Hover-Still, organised by Lily Agius Gallery, is now open at the Art Galleries of the Malta Society of Arts (MSA) in Valletta. The collective exhibition includes works by Eiko Borcherding, CO-MA, Stephanie Galea, Luca Indraccolo, Sallyanne Morgan, Ivan Prieto and Julien Vinet.
The exhibition comprises works in different mediums, all inspired by the poem Go Fishing by Ted Hughes. Offering an interpretation of the literary work in their own distinctive styles, the works on display at will include oil paintings, drawings, photography, and sculpture.
Commenting on the idea behind this exhibition, curator Lily Agius reveals that Hover-Still will be the first of a series of collective exhibitions in Malta and abroad to be held with artists from her gallery. Agius continues to explain that for artists, poetry is often a fertile source of imagery that leads to inspiration for visual readings.
“Go Fishing, by Ted Hughes, was chosen to set the mood for the exhibition. It presents life’s challenges at its most poignant moments. The words Hover-Still, from the poem itself, felt the most appropriate title as they create the right setting: to be present in the current moment, before the next moment begins,” she says.
“As an art promotor, my role is to present fine art any way I can. For this exhibition, I chose to exhibit a mixed media show by a varied group of excellent fine artists from Malta, Germany, Spain, Italy and Ireland, and showcase a perspective of each artist in their own style,” continues Agius. “It has been almost 20 years since I organised the first exhibition in Malta, and I still enjoy every step of the process: from its conception, the collaboration with the artists and others involved, to the opening event and meeting those with the same appreciation for fine art.”
One of the seven artists, Italian-born Luca Indraccolo offers further insight into how Ted Hughes’ poem influenced his work for Hover-Still. “The mention of ‘rainbow monster-structures’ suggests a sense of unpredictability and elusiveness in the face of the natural world,” he says. “In one of my works to be shown at the MSA, the battle between fishermen and fish represents the eternal struggle between man and nature, highlighting our quest for control, dominance, and the pursuit of goals that may seem beyond reach. In my creative process, I employ a combination of loose brushwork and precise rendering, creating a balance between realism and expressive mark-making. Through this dynamic brushwork, I want to add energy and vitality to my paintings.”
Irish artist Sallyanne Morgan, who spent many years living in Malta, uses the human figure to animate ideas, to distil and freeze in time a moment of emotional expression captured in form. “I work from the inside out, matching internal narratives with outward posture and gesture. I alter body parts – to enable figures to appear both realistic and surreal,” explains Morgan. “The poem Go Fishing describes an emergence from deep reverie and the propulsion back to reality. I have tried to articulate and embody certain lines from this work, such as in Wing Shadow, which for me evokes a sense of reluctance or a moment between two worlds.”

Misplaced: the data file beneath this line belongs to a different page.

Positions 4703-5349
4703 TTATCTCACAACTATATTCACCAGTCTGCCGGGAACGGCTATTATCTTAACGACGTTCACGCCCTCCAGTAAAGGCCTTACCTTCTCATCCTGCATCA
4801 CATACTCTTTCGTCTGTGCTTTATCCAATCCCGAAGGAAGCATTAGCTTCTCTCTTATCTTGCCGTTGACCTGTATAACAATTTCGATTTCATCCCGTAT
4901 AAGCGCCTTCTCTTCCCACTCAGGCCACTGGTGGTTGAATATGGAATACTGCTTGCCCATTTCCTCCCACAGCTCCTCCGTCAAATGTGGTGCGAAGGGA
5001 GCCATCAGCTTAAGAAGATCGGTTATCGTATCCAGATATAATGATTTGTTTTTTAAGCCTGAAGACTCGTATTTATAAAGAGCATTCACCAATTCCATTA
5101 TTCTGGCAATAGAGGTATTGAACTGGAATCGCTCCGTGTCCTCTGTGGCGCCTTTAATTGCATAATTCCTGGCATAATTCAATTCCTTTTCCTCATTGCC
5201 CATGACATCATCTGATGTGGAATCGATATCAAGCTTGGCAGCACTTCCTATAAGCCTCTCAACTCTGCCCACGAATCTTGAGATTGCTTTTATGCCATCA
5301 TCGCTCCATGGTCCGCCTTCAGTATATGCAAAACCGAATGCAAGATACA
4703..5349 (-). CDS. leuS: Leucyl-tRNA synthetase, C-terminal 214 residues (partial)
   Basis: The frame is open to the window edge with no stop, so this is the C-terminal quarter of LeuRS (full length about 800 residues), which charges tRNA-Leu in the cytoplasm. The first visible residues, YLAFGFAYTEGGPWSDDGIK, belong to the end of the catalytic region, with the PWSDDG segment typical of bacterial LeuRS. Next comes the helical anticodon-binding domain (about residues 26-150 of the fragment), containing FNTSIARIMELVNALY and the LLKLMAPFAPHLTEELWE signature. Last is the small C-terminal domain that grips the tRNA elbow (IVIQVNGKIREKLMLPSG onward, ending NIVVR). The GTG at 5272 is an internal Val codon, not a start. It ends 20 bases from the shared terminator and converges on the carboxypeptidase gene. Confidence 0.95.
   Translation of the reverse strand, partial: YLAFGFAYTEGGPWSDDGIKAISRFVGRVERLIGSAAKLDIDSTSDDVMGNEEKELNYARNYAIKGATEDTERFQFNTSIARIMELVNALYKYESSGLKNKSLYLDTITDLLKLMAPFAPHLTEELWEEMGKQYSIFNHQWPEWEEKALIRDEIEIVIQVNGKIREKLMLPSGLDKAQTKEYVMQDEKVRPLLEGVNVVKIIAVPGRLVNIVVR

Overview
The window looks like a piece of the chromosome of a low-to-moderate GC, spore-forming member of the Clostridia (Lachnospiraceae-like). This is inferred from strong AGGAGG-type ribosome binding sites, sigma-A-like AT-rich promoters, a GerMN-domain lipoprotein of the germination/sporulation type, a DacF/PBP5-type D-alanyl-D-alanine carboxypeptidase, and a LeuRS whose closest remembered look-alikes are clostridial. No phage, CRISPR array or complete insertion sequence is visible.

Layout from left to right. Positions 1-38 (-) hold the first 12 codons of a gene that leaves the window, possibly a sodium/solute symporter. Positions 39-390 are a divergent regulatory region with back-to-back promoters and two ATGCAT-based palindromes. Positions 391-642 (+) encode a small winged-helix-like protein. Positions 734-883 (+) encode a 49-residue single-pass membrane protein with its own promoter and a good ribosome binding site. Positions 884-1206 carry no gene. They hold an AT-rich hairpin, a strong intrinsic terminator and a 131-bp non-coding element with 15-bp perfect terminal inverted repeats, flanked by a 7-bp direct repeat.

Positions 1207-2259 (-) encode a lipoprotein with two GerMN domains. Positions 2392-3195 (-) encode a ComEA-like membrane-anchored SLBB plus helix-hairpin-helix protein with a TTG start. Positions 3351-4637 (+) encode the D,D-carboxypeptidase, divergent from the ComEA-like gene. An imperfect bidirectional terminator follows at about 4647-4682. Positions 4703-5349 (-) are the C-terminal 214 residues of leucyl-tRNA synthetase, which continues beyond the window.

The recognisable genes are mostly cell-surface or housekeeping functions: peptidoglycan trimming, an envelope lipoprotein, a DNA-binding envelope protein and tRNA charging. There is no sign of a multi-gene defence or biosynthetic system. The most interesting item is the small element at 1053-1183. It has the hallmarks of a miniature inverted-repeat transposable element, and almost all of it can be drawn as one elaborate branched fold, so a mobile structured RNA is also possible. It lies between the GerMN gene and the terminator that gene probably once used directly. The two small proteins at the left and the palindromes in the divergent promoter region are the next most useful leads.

Spanish artist Ivan Prieto’s reading of the poem led him to create sculptures using the human body or parts of it. “I think what the author is trying to communicate is the feeling of connection with the divine, with God, with Tao, or nothingness – it doesn’t matter what name it is given. There is a kind of meditation and attention to nature. Just being there connected to everything. My characters usually talk about silence and like meditation,” he reflects. “They are struggling with their thinking that sometimes is shaped in different forms (such as hands that express desire), other times they are looking for balance through a dance with life (inflatables). Fragility is the essence of these figurines that from one moment to another can deflate (inspiration and expiration, life and death).”
German Eiko Borcherding used the poem to create pencil and mixed media drawings on found fragile paper. For Hover-Still, Borcherding created works in his typical unique style, using his findings of vintage paper scraps and old book covers in flea markets or antique stores to create his drawings.
MSA President Arch. Adrian Mamo is looking forward to the opening of Hover-Still in this new collaboration with Lily Agius Gallery. “As the MSA, we believe in the power of building relationships, so we’re delighted to host this exciting collective show of artists in what hopefully will be the first in a series of collaborations with Lily Agius Gallery,” he says.
The exhibition Hover-Still presents artwork by Eiko Borcherding, CO-MA, Stephanie Galea, Luca Indraccolo, Sallyanne Morgan, Ivan Prieto and Julien Vinet. It is curated by Lily Agius and sponsored by iLab. Photo and BAS Ltd. It is open until July 20 at the Art Galleries of the Malta Society of Arts, 219 Republic Street, Valletta. For more information and enquiries contact Lily Agius Gallery on email@example.com or +356 9929 2488. For opening hours please visit www.artsmalta.org or www.facebook.com/maltasocietyofarts.